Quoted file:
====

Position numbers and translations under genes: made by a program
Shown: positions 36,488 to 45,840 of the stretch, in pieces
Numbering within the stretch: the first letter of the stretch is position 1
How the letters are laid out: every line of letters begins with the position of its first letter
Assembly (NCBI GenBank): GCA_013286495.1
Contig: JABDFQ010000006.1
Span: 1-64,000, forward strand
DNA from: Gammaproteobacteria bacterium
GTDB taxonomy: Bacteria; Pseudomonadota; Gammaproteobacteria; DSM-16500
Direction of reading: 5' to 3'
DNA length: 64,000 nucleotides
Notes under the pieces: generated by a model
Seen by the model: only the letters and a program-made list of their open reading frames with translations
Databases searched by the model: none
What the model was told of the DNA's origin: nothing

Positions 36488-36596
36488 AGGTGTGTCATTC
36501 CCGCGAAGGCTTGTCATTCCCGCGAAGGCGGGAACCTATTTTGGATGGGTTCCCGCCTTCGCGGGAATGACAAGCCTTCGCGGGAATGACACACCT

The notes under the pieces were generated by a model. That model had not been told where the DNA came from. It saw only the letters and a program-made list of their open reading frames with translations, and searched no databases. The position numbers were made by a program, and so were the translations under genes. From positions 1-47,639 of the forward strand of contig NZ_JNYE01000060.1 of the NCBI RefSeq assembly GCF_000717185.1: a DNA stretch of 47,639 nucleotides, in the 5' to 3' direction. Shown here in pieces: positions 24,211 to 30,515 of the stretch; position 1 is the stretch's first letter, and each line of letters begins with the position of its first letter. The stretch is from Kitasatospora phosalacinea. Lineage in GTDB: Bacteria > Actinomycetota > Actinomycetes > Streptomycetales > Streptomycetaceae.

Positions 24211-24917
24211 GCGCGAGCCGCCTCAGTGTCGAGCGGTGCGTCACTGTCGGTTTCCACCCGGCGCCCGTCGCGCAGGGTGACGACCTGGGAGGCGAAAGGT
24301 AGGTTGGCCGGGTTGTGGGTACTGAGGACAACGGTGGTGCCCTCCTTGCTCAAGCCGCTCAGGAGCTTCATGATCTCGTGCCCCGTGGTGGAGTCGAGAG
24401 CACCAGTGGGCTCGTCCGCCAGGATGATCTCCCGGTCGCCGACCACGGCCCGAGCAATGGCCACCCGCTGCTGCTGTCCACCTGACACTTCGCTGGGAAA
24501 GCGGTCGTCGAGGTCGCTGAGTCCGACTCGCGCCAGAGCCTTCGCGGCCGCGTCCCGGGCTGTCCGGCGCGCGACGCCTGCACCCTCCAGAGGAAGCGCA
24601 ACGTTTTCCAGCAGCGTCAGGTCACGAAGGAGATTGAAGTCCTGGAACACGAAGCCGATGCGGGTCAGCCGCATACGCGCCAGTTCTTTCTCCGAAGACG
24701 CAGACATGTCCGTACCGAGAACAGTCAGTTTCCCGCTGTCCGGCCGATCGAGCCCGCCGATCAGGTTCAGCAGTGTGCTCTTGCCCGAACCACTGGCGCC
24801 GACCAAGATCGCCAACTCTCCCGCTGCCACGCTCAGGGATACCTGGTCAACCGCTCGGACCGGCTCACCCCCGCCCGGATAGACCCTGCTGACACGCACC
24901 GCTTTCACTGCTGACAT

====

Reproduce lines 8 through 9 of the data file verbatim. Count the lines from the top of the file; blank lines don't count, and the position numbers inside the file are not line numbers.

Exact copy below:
DNA from: Gammaproteobacteria bacterium
GTDB taxonomy: Bacteria; Pseudomonadota; Gammaproteobacteria; DSM-16500